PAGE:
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Rights on the edge of the city: the right to water and the peri-urban water committees of Cochabamba

Anna Walnycki

Working paper, 28 pages

In cities with water sectors characterised by high degrees of informality, implementing the human right to water poses certain practical and political challenges. Drawing on research undertaken between 2009 and 2014, this paper reflects on how the Bolivian government has sought to develop more inclusive water governance arrangements that incorporate informal urban water providers, in an attempt to universalise access and realise the right to water.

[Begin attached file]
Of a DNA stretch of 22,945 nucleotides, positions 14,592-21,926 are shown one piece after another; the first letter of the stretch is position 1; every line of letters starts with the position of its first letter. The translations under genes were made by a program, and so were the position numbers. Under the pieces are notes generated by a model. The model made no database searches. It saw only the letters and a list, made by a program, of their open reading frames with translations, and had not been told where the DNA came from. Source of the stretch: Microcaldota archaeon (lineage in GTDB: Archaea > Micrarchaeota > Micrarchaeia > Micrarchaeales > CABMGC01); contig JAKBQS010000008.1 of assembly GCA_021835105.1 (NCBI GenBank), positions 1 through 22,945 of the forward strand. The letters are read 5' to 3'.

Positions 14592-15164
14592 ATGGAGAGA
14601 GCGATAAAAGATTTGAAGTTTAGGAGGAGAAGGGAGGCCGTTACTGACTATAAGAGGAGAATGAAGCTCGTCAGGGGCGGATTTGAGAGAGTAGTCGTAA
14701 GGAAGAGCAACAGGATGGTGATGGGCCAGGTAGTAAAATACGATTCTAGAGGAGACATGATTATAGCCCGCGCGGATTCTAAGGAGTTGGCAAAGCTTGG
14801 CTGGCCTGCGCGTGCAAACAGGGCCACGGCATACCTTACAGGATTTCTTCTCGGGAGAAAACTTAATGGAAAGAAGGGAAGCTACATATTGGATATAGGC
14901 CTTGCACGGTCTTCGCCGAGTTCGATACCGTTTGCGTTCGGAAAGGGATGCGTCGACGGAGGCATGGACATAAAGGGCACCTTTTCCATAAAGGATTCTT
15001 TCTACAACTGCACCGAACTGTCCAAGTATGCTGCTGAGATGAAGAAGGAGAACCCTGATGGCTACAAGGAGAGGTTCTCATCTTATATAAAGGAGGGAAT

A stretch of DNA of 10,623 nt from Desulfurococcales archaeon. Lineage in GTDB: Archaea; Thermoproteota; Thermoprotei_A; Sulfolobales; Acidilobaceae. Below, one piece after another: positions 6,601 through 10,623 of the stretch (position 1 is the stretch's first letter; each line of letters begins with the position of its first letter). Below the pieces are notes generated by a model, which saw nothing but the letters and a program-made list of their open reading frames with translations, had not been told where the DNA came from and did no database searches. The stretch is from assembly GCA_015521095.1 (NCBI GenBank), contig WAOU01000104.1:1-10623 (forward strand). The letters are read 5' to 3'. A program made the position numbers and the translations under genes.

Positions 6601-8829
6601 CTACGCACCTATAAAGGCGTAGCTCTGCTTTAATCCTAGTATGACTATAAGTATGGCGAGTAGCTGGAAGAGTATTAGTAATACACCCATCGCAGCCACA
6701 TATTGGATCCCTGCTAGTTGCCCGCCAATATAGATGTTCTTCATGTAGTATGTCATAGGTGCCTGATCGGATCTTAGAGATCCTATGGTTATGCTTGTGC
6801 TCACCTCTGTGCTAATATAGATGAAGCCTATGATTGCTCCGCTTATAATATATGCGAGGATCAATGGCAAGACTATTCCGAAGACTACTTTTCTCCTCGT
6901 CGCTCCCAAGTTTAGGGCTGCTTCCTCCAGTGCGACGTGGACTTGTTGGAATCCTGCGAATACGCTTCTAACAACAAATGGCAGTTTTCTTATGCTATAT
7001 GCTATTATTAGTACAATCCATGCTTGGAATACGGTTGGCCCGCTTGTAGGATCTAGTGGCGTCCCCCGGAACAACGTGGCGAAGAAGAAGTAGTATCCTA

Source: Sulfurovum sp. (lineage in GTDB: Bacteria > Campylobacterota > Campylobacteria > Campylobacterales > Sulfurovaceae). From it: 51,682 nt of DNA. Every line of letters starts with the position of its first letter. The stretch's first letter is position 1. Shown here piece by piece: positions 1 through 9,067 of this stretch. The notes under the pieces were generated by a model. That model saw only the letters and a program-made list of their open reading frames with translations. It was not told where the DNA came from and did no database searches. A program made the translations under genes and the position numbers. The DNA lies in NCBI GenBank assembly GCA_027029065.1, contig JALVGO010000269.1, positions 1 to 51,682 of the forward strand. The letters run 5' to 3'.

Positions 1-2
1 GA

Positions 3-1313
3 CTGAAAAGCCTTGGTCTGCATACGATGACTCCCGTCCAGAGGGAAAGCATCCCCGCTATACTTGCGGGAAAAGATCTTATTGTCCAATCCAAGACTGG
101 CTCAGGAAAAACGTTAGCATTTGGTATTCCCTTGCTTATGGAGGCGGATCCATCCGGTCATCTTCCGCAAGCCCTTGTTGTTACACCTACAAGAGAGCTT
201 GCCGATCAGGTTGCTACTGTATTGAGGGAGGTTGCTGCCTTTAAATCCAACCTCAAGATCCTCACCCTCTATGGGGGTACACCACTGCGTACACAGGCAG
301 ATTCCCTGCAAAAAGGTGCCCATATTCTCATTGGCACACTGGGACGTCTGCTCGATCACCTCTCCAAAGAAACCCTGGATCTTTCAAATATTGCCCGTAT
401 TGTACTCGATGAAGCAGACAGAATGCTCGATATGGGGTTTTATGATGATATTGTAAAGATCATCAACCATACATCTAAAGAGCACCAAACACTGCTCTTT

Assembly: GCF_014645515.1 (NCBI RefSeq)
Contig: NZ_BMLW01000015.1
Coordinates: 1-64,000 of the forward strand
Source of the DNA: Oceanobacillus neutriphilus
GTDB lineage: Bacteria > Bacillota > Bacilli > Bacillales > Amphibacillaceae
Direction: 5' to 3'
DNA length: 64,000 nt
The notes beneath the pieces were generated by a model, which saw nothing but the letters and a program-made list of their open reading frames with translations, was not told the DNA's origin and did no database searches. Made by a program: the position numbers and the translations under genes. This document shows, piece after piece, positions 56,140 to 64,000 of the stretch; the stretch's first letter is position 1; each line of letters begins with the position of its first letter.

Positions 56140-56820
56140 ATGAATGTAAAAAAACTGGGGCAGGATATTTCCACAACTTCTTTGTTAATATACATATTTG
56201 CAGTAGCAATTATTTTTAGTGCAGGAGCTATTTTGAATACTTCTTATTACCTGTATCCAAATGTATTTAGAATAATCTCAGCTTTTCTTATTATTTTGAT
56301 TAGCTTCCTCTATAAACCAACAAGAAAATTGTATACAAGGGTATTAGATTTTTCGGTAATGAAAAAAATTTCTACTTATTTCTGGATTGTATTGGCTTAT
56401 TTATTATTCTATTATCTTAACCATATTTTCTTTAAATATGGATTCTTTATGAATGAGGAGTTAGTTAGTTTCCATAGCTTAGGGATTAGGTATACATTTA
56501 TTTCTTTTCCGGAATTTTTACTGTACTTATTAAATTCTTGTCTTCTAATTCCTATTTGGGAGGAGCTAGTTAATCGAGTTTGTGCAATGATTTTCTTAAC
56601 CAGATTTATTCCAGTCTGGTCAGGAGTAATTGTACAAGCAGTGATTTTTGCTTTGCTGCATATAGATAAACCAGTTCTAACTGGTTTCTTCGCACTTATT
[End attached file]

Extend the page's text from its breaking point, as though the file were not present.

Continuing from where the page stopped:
This paper considers how reforms have been contested by community water providers in low-income peri-urban settlements in Cochabamba. Informal community water providers could become significant actors in service provision for low-income settlements, with sufficient technical support and political recognition. However, they cannot replace the state as guarantor of the right, particularly for the poorest households and communities.

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Water and sanitation have been recognised as human rights, but there is still little agreement on how these rights are best pursued. IIED has been working with local partners to identify how sanitation and water services can be improved in deprived urban locations that conventional urban piped water and sewer services have not reached.

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Urban water and sanitation

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